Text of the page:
Setting (typology): An architect-designed house from the 1960s Year of completion: 2016 Clients: a professional couple whose children have left home

    This house, originally designed by the architect Joseph Baker, has some superb architectural features: high ceilings, many skylights and rosewood insertions. Built in the 1960s, it had lost some of its brilliance over time and with the work done, such that in 2016 its new owners decided to renovate.

    They came to the designers at Desjardins Bherer with two conditions: preserve the structural beauty of the house, and create connected living spaces where one would want… to live.

    From the outset, the positioning campaign for 50 West Street was best summed up by its slogan, “Redefining luxury living.” In this sense, Desjardins Bherer was the ideal choice. In sharp contrast to the standard American approach, the firm practises a form of opulence that reinterprets the outward signs of wealth with a stripped-down representation that is refined rather than ostentatious, materials that are selected for their quality and contrast, the right piece of furniture in just the right place, and an elegance that is never achieved at the expense of comfort.

    Interconnected vessels
    The many skylights bring ample daylight into the entrance hall. Broad and welcoming, the hall serves as a sort of focal point in this house of artfully connected rooms. On the right, the imposing artwork in the dining room draws the eye and on the left, the original fireplace of the library, formerly the master bedroom, astonishes. In the centre, a railing, perfectly combining rosewood with glass, protects the stair to the basement, which has also been renovated.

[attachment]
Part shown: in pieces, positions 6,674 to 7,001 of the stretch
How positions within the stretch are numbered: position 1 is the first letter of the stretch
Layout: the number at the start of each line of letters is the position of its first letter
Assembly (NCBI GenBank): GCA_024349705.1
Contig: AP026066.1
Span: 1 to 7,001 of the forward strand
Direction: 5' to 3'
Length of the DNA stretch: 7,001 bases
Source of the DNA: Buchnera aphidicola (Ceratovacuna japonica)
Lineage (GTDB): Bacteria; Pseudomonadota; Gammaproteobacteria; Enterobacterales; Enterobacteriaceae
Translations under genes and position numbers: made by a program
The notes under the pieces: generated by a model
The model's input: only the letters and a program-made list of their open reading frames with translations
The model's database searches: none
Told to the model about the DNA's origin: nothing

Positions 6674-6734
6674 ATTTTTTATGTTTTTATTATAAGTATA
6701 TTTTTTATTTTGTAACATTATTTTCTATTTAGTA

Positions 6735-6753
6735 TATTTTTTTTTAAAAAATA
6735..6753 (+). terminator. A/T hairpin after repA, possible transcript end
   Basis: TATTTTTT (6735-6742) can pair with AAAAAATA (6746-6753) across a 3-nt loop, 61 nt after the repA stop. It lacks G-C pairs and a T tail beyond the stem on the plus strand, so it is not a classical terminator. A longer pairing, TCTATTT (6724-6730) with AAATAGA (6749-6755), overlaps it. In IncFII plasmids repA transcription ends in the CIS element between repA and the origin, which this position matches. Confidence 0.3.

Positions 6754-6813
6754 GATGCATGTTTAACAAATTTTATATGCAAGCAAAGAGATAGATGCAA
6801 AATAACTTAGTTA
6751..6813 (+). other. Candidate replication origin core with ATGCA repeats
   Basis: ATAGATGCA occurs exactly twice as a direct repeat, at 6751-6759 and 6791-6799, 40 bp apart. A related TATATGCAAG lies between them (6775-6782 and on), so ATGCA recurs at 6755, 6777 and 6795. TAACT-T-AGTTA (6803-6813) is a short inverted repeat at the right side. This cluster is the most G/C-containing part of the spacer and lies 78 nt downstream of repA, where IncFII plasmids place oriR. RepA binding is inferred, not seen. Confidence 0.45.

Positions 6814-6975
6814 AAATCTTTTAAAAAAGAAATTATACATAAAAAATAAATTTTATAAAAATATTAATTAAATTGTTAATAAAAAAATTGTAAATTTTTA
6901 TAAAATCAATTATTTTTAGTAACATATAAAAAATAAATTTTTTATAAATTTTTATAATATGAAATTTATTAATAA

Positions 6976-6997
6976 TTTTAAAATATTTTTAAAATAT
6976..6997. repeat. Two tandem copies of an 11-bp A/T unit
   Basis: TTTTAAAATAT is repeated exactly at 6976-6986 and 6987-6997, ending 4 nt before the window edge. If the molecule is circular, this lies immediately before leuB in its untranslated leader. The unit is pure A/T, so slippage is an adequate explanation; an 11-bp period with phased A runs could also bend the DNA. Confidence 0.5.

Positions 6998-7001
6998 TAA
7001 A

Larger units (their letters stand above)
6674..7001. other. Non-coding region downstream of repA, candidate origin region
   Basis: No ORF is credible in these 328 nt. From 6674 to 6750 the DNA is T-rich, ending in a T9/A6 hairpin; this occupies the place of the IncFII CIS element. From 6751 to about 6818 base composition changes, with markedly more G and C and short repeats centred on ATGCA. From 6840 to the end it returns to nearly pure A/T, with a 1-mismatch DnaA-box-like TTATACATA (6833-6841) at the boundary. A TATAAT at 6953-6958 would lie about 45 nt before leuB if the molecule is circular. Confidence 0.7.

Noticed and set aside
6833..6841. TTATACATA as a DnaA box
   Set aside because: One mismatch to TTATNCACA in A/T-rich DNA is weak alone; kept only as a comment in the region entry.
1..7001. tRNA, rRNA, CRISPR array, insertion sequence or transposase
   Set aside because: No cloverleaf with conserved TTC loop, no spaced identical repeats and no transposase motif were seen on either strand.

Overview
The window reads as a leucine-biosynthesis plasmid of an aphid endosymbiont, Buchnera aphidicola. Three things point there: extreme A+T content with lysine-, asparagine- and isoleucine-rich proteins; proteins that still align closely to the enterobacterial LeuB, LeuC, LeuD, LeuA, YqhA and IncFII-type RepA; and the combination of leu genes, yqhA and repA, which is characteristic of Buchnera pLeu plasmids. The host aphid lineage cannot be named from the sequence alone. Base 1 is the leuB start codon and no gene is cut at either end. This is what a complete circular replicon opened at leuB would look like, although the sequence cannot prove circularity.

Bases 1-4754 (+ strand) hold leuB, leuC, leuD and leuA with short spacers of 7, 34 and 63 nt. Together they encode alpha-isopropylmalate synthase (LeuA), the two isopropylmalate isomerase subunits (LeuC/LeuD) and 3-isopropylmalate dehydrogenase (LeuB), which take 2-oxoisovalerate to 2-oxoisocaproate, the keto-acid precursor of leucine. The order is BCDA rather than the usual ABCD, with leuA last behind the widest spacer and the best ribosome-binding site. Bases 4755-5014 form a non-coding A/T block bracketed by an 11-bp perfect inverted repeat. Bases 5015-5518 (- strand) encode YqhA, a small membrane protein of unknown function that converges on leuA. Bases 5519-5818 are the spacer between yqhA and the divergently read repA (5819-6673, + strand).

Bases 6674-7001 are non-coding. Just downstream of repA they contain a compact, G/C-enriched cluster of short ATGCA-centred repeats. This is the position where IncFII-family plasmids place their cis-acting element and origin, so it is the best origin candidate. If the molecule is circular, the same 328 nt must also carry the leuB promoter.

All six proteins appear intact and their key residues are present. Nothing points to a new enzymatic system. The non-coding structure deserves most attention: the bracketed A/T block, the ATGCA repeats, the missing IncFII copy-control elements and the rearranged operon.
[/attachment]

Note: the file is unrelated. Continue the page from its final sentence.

Let there be light!
    The living areas are bathed in light. A broad platform underpins the living room, the preferred place to relax, read or watch TV. A bamboo and linen carpet warms the room, and linen curtains cloak the enormous windows onto the street, giving needed privacy without blocking the light.

    At the other end of this large room is a sitting area leading onto the backyard terrace. It is the ideal place to have a drink, talk or simply keep the chef company. A fireplace has been added to enliven the space. Large rosewood doors between the sitting room and the kitchen admirably separate the areas, for more privacy on either side.

    The completely open kitchen extends the sitting room. Its white lacquered cabinets blend into the background, placing the emphasis on the great rosewood island. The counter, in brushed raw stainless steel, sits on a brass detail. These same materials have been used to clad the niche between the two built-in ovens. Light pours in through the restored skylights and the large glazed bays opening onto the back yard. The suspended lights provide ample, uniform lighting in the kitchen and work areas.

    The master bedroom receives copious light like the other rooms, since it also has large glazed doors leading to the terrace. The walls are finished in a natural-fibre wallpaper, giving the room a pervasive gentleness. The doors to the master bedroom slip into the walls, creating a large opening with a view to the fireplace, both from the entry hall and the dining room.

    And there was light!
    The renovated Baker house has a decidedly modern look. The architectural features so appreciated by the owners have been beautifully highlighted. The home offers living spaces… where the living is good.

    Project Manager: Ingrid Savage / Photographs: Adrien Williams